This story has been updated.
The six officers charged in the death of Freddie Gray will be tried separately, a Baltimore judge ruled Wednesday.
Gray sustained neck injuries following an April 12 foot chase with police which ended with his being charged with possession of a switchblade and placed into a police van. He sustained neck injuries while riding in the van, and died a week later.
Each of the six officers, Edward Nero, Garrett Miller, William Porter and Goodson, and Lt. Brian Rice and Sgt. Alicia White, face reckless endangerment charges in regards to Gray’s death. Rice, Porter, and White are additionally charged with manslaughter, and Goodson also faces second-degree murder.
During arguments, the judge noted that it was important for the court to consider the different degrees of seriousness for each varying charge. The prosecution argued unsuccessfully that Goodson, Nero, and White be tried together.
Earlier on Wednesday, Circuit Court Judge Barry Williams rejected a motion to dismiss charges against the six police officers in a pre-trial hearing.
The first circuit court hearing began earlier in the day in downtown Baltimore — proceedings which will focus national attention back on the city and racial and socioeconomic tensions at the heart of the friction between local police and the minority communities they serve.
None of the six officers facing charges in the death of Gray appeared in court.
However, Baltimore City State’s Attorney Marilyn Mosby was present as Williams rejected two motions by the defense: one, to dismiss the charges due to prosecutorial misconduct by Mosby, and another to have Mosby and the State’s Attorney’s office to be recused from the case.
Mosby is a Democrat who comes from a long line of police officers and has been vocal about holding cops accountable in the past.
During arguments, defense attorney Andrew Graham, who is representing officer Goodson, argued that Mosby’s reference to “no justice, no peace” during a May 1st press conference was “essentially a pep rally… to exact vengeance on the six officers by convicting them.”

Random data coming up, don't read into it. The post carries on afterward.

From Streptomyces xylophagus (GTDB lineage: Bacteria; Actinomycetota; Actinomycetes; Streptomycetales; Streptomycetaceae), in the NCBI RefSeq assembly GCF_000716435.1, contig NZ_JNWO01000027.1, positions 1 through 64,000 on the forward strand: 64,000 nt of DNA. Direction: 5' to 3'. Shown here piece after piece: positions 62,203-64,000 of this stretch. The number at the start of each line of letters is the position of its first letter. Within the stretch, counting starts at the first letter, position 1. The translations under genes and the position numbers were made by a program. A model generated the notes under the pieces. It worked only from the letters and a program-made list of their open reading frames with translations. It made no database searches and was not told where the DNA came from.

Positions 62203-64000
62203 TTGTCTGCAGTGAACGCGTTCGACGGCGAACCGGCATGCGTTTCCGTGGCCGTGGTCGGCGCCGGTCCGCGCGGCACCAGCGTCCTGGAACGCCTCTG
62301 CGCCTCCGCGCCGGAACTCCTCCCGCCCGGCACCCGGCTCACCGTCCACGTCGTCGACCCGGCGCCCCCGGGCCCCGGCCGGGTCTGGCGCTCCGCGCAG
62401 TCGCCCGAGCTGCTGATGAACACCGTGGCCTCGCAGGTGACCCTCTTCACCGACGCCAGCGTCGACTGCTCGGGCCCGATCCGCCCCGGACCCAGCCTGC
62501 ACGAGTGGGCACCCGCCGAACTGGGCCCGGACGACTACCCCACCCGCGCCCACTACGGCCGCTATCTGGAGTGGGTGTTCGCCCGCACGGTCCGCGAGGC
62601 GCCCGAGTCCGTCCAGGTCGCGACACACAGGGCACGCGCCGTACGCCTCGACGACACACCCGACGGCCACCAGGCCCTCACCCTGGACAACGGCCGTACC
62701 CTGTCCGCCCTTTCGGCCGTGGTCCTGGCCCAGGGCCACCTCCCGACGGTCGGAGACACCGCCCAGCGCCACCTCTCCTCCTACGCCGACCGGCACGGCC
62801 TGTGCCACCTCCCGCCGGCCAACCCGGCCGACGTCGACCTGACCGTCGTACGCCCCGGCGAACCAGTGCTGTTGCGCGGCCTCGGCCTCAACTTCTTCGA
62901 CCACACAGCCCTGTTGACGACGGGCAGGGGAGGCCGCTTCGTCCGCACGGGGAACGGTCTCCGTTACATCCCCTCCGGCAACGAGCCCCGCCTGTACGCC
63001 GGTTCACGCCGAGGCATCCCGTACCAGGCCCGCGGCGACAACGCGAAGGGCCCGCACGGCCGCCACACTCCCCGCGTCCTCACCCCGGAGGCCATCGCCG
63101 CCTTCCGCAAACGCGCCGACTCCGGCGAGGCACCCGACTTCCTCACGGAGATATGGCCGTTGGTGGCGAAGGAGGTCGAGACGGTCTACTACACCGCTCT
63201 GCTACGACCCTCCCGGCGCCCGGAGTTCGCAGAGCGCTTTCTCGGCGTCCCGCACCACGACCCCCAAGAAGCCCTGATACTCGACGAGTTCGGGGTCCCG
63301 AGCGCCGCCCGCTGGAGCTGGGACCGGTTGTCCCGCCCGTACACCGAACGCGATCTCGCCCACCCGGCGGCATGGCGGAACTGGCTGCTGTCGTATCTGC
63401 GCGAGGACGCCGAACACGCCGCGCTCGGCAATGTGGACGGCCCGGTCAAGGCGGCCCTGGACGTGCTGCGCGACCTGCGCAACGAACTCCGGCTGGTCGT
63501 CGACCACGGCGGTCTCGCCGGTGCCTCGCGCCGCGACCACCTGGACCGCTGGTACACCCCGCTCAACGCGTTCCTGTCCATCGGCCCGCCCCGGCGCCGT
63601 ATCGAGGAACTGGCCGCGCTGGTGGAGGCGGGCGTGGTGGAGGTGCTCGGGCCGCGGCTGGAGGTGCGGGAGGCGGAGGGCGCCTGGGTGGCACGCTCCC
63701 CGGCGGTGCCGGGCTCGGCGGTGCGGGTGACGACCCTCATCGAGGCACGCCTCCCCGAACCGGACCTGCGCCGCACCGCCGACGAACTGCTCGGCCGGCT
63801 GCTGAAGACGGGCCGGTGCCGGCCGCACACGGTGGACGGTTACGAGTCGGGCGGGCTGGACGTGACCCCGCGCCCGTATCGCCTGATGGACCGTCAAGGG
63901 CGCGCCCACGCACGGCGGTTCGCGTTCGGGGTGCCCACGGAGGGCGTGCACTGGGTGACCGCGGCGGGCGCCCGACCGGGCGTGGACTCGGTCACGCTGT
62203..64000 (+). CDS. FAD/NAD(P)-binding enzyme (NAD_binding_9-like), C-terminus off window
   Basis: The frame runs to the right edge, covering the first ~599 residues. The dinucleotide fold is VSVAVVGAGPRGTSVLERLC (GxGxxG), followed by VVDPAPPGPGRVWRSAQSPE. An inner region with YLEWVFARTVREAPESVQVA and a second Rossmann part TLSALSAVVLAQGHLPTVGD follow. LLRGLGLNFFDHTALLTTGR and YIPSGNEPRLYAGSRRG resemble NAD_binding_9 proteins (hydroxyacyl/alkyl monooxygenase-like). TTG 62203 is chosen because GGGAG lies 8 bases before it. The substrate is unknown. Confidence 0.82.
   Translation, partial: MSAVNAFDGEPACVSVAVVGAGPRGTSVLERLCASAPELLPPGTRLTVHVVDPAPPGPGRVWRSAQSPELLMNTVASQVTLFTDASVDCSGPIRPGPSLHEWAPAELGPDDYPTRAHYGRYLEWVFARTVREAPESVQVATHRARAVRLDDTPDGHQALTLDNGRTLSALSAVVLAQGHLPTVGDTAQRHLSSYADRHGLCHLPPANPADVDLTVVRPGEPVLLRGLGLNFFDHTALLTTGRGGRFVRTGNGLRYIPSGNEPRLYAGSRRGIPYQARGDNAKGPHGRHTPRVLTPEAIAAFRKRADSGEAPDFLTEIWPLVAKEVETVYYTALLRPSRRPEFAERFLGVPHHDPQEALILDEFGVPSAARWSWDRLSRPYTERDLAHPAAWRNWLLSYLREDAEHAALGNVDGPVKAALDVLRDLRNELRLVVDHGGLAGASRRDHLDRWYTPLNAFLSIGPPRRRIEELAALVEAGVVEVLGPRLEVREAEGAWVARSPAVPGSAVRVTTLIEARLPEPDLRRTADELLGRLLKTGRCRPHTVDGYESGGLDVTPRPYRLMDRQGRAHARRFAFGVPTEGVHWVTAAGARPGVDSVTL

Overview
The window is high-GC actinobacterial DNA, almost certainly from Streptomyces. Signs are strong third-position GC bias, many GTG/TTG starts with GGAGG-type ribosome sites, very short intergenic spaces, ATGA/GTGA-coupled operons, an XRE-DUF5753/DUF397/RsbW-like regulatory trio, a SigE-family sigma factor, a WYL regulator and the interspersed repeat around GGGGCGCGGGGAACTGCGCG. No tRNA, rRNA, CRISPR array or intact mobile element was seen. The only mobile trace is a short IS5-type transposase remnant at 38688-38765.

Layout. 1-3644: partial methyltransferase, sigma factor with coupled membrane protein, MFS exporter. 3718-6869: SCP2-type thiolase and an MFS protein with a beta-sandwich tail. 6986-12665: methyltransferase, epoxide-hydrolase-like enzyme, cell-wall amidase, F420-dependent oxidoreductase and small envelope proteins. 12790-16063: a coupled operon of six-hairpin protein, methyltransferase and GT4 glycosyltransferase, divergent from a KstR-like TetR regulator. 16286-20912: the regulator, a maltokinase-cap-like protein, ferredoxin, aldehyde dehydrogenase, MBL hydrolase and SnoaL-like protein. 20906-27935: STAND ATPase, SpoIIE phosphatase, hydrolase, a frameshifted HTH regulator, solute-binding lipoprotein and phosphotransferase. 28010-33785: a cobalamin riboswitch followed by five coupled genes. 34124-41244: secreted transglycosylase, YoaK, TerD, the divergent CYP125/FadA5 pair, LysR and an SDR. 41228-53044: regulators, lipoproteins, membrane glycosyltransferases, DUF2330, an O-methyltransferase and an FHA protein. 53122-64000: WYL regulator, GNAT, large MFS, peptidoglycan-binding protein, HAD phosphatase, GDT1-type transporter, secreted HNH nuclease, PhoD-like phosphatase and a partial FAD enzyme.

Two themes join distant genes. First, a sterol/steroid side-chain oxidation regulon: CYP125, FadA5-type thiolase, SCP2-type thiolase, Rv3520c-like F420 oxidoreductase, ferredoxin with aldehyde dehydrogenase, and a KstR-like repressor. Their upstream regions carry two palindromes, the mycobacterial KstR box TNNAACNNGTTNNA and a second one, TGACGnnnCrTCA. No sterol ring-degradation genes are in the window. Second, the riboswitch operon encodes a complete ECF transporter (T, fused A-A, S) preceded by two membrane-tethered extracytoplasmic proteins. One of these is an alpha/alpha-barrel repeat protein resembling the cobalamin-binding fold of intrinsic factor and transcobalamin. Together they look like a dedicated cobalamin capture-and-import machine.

Prosecutor Michael Schatzow, Mosby’s deputy who also represented her today, responded by arguing that the defense twisted Mosby’s words.
While the judge noted that he found Mosby’s behavior at the press conference “troubling,” he denied the motion to dismiss, citing that such authority rests with a Court of Appeals, not with him.
Williams then rejected the motion to recuse, noting that such a step would be “extreme.” The defense argued that the state’s attorneys had numerous conflicts of interests while investigating Gray’s death, but were unable to persuade Williams.
The judge said the defense’s request to change trial venues is not being considered today, but the court will reconvene this afternoon to hear the defense’s request that the six officers should be tried separately.
Dozens of protesters gathered outside of the courthouse holding up signs that read “Stop racism now” and “Indict, convict, jail.” One protester was arrested.
The scene was different from the days following Gray’s death while in police custody.
His death triggered days of protests and, eventually, unrest in Baltimore, including a night of rioting and looting as residents protested police brutality and expressed frustration over socioeconomic conditions that left many of them feeling disenfranchised. President Barack Obama offered comments connecting the racial tensions in Baltimore at the center of the unrest with similar tensions across the nation.
The president condemned the violent riots and also said the nation needs to “do some soul-searching.”